bdial Subscriber

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    I recently had similar problem to sandermarijn's where the darkslide caught the mylar and shoved it into the magazine in front of the film.
    Even with that it didn't leak much, I just had an outline of the seal on my negatives. A very annoying failure, because I couldn't insert the slide enough to remove the magazine.

    I wasn't sure which ebay sellers of light seals were ok so I called Hasselblad USA, and found out they could sell me seals for about 1$ more than the ebay sellers, and they showed up in the mail the next day.

    So far, I've not found the mythical sheets of suitable foam in a hobby store, but Hasselblad made it reasonably painless to get replacements.
     
  13. Theo43

    Theo43 Member

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    On the matter of an alternative material to replace the foil, I have something in hand that looks promising. It is the pouch that held the coffee pack for the little coffee maker in the hotel room where we stayed recently. This pouch is a laminate of foil and plastic, seems to have appropriate stiffness, and, most important, resists tearing. There must be other things, perhaps medicinal patches, that are packaged with foil-plastic laminate material. Since all my seals are newly installed I won't be trying this any time soon, but if others do I hope they will let us know how it worked.
     
  14. Willie Jan

    Willie Jan Member

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    the problem with light seals occure faster when you put away the camera with the darkslide in the back. If you leave the back onto the camera and the darkslide is out, the seal will stay longer healthy.
     
  15. PVia

    PVia Member

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    I tried a seal kit from eBay and didn't have much luck, it still leaked but not as bad, so I sent the back to David Odess.
     
  16. Andrew Moxom

    Andrew Moxom Member

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    These seals are okay, but go with OEM ones. What you don't get with this cheaper kit is a foil strip on the foam that the OEM ones do have. If you use IR film, it will likely fog without the foil strip... Trust me how I know. If you change them every other year, the OEM ones are perfect....
     
  17. BrianShaw

    BrianShaw Member

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    I, personally speaking, probably wouldn't use it for my Hassy, but I have for other cameras...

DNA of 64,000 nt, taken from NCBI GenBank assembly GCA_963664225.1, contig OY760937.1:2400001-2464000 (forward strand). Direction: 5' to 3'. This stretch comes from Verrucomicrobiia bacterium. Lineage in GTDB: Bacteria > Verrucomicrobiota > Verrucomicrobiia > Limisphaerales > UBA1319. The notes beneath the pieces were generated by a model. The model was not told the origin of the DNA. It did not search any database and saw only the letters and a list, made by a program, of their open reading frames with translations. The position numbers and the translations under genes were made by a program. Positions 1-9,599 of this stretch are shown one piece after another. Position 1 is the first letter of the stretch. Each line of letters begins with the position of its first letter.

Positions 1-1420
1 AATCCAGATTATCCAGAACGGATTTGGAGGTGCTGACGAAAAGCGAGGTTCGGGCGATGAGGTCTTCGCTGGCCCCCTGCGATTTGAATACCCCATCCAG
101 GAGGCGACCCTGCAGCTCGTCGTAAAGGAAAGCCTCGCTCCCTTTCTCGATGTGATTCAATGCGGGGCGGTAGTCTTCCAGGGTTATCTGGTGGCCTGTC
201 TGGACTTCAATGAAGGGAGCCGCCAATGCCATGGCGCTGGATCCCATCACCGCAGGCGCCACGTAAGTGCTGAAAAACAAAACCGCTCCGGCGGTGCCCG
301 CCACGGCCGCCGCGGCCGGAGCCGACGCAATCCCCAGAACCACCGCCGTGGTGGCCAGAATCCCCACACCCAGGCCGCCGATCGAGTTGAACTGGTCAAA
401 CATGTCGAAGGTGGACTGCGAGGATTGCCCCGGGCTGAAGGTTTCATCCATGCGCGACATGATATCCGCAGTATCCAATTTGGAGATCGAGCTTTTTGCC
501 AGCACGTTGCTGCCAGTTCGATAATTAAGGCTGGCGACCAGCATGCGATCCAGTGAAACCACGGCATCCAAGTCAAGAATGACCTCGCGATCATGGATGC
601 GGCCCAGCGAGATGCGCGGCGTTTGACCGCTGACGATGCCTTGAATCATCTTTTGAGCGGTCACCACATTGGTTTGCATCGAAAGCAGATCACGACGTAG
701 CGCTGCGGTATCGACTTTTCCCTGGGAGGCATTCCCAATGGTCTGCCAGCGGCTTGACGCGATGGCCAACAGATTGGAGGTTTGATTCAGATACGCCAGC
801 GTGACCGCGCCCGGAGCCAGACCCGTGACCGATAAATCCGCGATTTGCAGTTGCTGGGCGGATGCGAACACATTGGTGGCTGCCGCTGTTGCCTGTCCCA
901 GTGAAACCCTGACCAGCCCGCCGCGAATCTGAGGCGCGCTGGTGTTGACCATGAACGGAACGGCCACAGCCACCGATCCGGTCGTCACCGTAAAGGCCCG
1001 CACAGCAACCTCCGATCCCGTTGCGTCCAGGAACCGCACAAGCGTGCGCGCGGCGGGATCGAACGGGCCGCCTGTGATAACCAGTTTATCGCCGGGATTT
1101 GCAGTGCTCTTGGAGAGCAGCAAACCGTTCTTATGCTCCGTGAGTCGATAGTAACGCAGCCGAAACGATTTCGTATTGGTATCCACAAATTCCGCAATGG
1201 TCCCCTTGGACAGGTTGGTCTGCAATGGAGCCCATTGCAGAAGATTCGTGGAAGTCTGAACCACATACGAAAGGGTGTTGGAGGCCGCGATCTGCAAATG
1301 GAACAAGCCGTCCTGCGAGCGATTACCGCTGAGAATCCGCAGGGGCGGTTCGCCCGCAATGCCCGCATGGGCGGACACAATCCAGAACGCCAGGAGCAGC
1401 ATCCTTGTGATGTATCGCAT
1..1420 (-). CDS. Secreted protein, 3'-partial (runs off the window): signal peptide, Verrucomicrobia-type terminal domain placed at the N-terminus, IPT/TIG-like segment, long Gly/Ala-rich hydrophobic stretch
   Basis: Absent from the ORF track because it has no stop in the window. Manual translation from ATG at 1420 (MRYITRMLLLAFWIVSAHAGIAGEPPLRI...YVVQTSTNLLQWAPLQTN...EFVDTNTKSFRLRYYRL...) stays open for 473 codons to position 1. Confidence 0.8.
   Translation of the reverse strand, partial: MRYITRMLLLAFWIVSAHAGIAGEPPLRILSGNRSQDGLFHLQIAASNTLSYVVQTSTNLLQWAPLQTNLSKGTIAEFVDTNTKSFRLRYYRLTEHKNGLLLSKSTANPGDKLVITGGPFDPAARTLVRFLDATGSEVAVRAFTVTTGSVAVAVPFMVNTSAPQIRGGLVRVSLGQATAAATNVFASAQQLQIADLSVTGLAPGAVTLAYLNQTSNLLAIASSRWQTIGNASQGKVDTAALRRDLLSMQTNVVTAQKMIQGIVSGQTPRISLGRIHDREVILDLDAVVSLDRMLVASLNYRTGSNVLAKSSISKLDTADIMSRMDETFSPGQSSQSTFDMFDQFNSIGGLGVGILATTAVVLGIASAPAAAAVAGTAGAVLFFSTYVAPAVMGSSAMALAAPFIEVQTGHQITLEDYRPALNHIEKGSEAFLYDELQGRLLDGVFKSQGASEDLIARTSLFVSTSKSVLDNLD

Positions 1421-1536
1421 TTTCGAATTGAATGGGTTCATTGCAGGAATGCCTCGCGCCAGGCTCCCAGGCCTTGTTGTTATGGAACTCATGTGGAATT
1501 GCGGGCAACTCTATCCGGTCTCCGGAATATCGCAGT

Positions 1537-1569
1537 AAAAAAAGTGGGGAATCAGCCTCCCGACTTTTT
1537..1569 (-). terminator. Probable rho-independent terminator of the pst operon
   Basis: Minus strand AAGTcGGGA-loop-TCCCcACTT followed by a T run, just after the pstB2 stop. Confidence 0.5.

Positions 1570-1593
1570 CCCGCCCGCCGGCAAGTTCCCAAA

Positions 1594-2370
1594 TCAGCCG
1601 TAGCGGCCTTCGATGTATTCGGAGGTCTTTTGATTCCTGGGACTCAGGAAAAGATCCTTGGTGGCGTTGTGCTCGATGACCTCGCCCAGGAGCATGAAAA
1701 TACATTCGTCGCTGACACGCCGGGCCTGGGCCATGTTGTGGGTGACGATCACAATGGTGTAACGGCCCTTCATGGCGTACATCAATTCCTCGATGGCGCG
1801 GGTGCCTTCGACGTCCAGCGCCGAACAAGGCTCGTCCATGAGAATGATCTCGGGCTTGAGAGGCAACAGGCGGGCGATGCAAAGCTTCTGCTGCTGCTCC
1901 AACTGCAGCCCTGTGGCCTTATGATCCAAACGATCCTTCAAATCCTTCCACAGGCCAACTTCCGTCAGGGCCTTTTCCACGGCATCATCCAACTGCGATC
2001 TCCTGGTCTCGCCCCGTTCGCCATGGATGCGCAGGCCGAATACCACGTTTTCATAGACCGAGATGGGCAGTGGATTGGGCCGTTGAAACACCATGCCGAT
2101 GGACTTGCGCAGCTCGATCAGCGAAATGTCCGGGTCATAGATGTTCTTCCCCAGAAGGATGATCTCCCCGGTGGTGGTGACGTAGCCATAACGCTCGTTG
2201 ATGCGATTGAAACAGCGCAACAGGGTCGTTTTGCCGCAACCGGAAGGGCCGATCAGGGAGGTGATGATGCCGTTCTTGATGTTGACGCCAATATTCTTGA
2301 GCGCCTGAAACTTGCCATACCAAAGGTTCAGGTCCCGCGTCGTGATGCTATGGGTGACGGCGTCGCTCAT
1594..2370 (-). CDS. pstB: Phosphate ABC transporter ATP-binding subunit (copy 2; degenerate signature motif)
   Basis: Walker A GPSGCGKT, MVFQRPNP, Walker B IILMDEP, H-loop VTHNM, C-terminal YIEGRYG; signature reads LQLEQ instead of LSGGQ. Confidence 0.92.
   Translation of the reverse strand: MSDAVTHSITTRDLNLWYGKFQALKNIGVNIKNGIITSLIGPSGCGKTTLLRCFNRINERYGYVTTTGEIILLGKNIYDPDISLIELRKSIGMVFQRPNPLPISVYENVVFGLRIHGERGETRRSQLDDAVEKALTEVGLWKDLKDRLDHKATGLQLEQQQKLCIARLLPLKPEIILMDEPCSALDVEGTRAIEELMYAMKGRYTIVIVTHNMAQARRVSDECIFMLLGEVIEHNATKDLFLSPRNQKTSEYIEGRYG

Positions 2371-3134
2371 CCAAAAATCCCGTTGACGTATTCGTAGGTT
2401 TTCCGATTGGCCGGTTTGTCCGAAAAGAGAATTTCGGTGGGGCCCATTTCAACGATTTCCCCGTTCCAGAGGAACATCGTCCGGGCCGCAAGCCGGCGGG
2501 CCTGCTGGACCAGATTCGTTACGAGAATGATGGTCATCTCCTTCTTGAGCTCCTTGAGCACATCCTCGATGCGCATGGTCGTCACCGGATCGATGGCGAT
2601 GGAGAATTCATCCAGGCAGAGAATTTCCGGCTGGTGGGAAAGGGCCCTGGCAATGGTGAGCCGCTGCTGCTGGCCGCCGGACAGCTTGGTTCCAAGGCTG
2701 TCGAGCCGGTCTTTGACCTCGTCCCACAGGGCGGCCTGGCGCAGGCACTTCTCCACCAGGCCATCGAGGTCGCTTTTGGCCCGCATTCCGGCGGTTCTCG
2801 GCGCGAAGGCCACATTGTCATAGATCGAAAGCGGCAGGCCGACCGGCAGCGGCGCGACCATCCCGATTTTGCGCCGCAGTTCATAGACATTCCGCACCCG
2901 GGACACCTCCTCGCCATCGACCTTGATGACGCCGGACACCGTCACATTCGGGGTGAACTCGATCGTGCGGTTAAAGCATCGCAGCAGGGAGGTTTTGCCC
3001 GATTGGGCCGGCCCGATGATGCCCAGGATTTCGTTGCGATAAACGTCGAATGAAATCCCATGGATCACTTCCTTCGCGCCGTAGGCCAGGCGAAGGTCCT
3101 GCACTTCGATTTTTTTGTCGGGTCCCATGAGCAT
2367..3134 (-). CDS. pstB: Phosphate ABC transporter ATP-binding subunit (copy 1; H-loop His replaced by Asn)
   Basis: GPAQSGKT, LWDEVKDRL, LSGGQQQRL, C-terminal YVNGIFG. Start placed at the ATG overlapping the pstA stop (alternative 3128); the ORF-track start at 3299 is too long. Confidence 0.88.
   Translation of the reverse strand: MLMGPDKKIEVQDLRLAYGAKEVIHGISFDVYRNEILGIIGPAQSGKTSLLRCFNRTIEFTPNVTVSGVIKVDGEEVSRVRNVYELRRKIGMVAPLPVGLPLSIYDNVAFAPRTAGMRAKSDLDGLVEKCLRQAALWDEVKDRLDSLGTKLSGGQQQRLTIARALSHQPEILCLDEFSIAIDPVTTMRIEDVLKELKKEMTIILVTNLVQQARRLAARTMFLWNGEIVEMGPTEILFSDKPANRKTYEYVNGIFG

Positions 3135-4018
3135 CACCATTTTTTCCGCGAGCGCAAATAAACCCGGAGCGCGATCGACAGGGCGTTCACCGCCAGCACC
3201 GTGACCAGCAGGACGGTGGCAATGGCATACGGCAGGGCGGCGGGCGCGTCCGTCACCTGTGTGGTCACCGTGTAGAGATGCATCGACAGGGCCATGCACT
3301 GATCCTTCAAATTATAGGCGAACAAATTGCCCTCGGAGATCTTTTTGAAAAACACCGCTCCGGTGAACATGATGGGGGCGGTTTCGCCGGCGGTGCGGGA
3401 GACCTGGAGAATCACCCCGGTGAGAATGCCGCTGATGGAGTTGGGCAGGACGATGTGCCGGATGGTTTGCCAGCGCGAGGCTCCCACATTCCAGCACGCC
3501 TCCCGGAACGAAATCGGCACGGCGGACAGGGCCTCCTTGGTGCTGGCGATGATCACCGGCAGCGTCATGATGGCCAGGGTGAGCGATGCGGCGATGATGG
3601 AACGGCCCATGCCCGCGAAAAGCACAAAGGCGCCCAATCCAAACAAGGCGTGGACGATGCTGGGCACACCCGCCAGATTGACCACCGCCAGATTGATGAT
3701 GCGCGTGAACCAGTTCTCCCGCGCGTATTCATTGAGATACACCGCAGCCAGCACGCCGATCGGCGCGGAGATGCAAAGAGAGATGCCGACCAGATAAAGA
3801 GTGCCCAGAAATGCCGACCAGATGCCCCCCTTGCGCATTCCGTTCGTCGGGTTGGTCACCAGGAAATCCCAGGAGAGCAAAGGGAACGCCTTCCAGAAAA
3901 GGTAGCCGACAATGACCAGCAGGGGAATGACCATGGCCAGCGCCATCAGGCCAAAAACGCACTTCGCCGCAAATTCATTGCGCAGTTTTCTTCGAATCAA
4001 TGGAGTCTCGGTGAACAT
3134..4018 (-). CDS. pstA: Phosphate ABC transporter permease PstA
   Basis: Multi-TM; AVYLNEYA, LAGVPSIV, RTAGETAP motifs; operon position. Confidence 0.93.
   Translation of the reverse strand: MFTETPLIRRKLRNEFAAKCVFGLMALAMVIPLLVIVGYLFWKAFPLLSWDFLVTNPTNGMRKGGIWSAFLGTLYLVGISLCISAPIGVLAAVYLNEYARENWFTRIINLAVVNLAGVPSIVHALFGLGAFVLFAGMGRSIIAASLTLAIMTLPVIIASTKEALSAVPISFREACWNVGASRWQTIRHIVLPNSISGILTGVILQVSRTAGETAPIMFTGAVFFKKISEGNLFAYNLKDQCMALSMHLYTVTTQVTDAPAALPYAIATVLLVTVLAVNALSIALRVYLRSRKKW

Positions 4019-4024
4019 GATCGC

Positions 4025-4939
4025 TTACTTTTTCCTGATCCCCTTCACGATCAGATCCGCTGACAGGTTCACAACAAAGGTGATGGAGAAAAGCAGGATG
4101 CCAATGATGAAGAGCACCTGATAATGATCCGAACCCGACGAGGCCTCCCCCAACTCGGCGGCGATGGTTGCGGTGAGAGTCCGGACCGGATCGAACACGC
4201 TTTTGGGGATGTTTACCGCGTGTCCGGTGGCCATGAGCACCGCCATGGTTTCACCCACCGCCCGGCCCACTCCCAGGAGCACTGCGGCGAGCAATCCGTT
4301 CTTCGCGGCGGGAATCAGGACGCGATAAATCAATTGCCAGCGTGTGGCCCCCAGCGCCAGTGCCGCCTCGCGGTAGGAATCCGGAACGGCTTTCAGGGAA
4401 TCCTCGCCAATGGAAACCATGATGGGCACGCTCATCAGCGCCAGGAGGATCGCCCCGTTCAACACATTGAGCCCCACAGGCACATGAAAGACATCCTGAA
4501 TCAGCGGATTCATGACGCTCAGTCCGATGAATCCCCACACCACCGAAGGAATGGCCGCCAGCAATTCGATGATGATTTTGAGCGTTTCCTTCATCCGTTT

One of the mythical foams is brand named "Foamies" and is available in 2mm thickness, with or without stick-um on one side. The sheets are something like 6 sq inches, maybe 8. They come in a myriad of colors, but I've only used black. Best source is not a hobby shop, but an arts-and-crafts shop like Michael's or JoAnn Fabric.

    Perhaps there are other mythical foams, too!
     
  18. Q.G.

    Q.G. Inactive

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    What can and will happen with OEM seals too is that the foams you get are old.
    New old stock is no good when these thingies are concerned.
    You think you're back is fine because you just put freshly acquired foam in it. But the acquisition being fresh does not necessarily mean that the foam too is fresh.

    One more reason why i like to cut my own.

    And i'm happy to be able to report that those mythical foams are very real, and really should not be hard to find. :wink:


    The foil strip below the foam pad, Andrew, is not there to seal the slot against IR. It doesn't reach up far enough to seal the slot. It's there to push the foam up. A "blade spring", if you will.
     
  19. Andrew Moxom

    Andrew Moxom Member

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    Well the OEM does not fog IR film the cheapy ones do... The only difference is the foil. Just saying.
     
  20. Q.G.

    Q.G. Inactive

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    I'm not disputing that, Andrew.
    But it could be something else that is responsible, could it not?